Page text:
Like its protagonist, Brad’s Standing sheepishly apologizes for its existence

Photograph: Sidney Kimmel Leisure
Lead

B-

Solid

Ben Stiller, Austin Abrams, Jenna Fischer, Michael Sheen, Luke Wilson, Jemaine Clement, Mike White

Availability

Choose theaters September 15

For many of cinematic historical past, wealthy white male filmmakers who needed to discover their discontents onscreen merely did so, with out contemplating whether or not such a story would possibly represent little greater than extremely privileged whining. Some nonetheless forge blithely forward, in fact, however others are starting to wrestle with the issue. The best, most blatant resolution—hey, simply don’t make that kind of film to start with—appears overly stifling; if nothing else, such self-abnegation violates the bedrock dictum of “write what you realize.” With Brad’s Standing, Mike White (finest recognized for writing School Of Rock and creating Enlightened) has chosen an alternate route: Make the movie you want to, but sheepishly apologize for its existence—not via interviews or post-screening Q&As, but within the context of the film itself. It’s a ploy that could potentially come across as passive-aggressive (especially with Ben Stiller, the king of passive aggression, playing the title role), but instead plays endearingly dorky, like prefacing a request for someone’s phone number with a tortured speech about how unworthy you are of their notice.

For Brad Sloan (Stiller), feeling unworthy of people’s notice has become, at age 47, something of a full-time neurosis. Nothing he’s accomplished seems good enough—his relationship with his wife, Melanie (Jenna Fischer), has settled into supportive contentment in place of passion; he runs a nonprofit organization that leaves the world a better place but proves a boring topic of conversation at dinner parties; and he lives in Sacramento, referred to in Greta Gerwig’s new movie Lady Bird and elsewhere as “the Midwest of California.” In particular, Brad spends a lot of time mentally comparing himself to his old college buddies (cameos by Luke Wilson, Jemaine Clement, Michael Sheen, and White himself), who are all famous, obscenely wealthy, or both. A trip to Boston scouting colleges with his son, Troy (Austin Abrams), provides unexpected opportunities to take stock of himself.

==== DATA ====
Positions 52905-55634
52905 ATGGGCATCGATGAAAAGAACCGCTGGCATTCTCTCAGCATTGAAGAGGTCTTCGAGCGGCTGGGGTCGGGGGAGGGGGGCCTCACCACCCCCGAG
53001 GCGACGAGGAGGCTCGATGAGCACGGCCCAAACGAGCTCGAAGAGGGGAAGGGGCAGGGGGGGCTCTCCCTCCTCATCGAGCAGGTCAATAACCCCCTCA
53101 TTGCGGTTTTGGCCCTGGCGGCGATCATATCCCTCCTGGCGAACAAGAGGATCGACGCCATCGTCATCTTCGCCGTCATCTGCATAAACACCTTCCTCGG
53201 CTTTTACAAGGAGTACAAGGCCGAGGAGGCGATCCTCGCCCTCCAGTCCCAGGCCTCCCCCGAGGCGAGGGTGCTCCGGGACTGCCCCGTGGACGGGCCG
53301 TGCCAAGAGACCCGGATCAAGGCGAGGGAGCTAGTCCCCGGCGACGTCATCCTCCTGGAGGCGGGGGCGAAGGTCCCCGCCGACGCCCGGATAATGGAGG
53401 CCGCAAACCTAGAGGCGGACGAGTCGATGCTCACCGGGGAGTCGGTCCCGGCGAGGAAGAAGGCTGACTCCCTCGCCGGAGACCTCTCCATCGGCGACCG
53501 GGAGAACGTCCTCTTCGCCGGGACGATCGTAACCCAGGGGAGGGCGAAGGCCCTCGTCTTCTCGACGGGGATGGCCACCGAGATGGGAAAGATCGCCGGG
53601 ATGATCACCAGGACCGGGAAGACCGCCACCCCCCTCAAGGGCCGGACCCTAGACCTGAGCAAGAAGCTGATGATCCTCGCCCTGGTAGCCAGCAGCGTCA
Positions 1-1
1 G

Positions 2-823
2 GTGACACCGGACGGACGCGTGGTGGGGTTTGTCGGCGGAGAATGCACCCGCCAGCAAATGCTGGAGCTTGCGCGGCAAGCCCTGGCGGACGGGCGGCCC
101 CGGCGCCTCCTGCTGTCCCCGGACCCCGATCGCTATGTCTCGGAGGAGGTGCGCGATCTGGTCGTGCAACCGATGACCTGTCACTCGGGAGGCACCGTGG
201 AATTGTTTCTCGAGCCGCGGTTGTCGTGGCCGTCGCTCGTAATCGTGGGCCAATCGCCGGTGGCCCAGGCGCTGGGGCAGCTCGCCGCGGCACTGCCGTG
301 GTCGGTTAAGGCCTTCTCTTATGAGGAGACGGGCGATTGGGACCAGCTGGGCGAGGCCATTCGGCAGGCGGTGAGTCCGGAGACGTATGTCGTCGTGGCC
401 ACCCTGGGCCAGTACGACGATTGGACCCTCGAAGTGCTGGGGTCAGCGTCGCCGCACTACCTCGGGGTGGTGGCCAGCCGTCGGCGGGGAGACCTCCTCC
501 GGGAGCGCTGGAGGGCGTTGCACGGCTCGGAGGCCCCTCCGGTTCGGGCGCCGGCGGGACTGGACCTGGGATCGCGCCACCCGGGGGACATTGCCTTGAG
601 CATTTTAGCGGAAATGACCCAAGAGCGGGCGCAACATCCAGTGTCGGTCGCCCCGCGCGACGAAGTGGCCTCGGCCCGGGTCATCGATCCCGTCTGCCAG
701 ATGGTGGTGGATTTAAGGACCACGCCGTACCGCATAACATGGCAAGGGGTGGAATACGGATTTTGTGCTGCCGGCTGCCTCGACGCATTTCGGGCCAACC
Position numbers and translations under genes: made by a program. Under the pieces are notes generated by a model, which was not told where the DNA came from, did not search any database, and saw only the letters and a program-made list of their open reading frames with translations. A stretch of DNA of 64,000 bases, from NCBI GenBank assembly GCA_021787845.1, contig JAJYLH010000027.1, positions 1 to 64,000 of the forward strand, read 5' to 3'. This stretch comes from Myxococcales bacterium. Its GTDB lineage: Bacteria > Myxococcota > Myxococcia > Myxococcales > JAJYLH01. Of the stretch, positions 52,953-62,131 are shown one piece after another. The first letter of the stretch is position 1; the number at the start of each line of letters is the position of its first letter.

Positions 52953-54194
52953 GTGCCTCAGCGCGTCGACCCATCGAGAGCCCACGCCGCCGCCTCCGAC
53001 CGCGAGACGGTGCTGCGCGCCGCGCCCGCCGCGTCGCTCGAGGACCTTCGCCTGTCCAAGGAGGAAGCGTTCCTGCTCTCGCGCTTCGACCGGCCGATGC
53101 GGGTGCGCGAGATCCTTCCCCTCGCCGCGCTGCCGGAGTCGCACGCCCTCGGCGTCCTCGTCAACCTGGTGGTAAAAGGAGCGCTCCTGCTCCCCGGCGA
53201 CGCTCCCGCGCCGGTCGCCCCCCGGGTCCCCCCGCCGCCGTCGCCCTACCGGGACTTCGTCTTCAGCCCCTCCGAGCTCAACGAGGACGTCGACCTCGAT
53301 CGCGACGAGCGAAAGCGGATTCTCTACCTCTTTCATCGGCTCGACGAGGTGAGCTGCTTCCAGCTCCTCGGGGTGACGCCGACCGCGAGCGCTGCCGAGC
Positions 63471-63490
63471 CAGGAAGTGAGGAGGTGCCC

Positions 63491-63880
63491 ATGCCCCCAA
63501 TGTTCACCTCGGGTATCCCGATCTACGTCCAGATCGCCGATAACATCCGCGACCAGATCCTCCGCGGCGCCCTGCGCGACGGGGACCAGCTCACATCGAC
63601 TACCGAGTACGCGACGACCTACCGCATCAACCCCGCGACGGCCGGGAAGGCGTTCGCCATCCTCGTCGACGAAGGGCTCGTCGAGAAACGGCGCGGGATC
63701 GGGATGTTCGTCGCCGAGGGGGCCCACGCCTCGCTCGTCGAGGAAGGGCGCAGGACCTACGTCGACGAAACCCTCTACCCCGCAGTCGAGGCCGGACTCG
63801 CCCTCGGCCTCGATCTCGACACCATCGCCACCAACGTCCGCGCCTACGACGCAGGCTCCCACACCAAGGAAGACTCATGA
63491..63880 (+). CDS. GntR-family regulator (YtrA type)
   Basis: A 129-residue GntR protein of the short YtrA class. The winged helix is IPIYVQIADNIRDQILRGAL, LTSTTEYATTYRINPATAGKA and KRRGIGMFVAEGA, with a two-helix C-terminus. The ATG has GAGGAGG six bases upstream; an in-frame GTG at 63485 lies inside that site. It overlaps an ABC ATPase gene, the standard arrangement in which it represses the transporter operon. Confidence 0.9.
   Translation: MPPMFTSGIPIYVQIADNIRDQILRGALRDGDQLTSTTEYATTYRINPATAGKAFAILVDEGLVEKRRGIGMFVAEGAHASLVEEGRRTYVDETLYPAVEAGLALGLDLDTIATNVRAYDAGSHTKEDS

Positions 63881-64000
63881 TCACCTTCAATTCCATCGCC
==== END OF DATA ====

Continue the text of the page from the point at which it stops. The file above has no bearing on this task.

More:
White attempts to walk a tricky tightrope with Brad’s Status, acknowledging that Brad is stressed out about a life that many people would envy, while simultaneously honoring the very real anxiety that such privileged problems can inspire. The film’s efforts at perspective are often clumsy—there’s wall-to-wall voice-over narration spelling out Brad’s every tortured thought and supporting characters (most notably a Harvard student played by Shazi Raja) whose sole function is to lecture Brad about how cluelessly lucky he is. Happily, though, White altogether avoids the sourness that marred his directorial debut, 2007’s Year Of The Dog, and he’s made a real find in Abrams, who counters Stiller’s raw neediness with hilarious disaffection. The generational interplay between father and son is sharp enough to convey the desired point with admirable subtlety, which makes the ass-covering elsewhere seem not just didactic but redundant. Cut White some slack, though. These days, it’s not easy being white. Or, rather, it is easy, and thus it isn’t. Status: It’s complicated.

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